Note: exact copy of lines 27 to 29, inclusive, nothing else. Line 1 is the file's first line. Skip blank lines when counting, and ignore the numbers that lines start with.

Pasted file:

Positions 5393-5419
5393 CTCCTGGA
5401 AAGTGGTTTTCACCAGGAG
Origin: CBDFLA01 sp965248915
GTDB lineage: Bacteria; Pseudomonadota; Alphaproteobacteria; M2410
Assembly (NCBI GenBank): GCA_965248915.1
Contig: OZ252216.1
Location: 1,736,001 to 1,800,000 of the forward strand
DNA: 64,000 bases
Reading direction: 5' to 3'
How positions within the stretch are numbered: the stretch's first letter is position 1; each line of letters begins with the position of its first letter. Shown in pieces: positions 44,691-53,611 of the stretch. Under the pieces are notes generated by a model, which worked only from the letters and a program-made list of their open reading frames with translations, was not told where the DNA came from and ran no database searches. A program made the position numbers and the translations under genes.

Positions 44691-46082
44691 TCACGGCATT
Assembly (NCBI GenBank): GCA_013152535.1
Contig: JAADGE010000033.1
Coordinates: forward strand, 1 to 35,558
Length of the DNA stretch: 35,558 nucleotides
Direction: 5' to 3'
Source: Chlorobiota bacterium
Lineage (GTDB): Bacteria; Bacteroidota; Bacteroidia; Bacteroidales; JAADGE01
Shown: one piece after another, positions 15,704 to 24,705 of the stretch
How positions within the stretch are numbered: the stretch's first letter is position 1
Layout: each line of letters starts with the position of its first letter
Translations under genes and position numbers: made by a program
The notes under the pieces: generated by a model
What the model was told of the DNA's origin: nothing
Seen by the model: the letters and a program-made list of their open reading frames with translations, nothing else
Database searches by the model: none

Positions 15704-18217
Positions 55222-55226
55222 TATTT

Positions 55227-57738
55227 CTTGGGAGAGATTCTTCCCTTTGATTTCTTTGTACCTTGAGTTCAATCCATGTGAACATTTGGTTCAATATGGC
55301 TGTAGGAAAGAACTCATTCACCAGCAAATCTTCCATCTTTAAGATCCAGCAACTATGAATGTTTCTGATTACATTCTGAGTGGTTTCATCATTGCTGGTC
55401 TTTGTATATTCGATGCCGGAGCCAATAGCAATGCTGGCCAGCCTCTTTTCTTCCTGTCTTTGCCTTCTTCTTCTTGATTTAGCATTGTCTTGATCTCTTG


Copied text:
Seen by the model: the letters and a program-made list of their open reading frames with translations, nothing else
Database searches by the model: none

Positions 15704-18217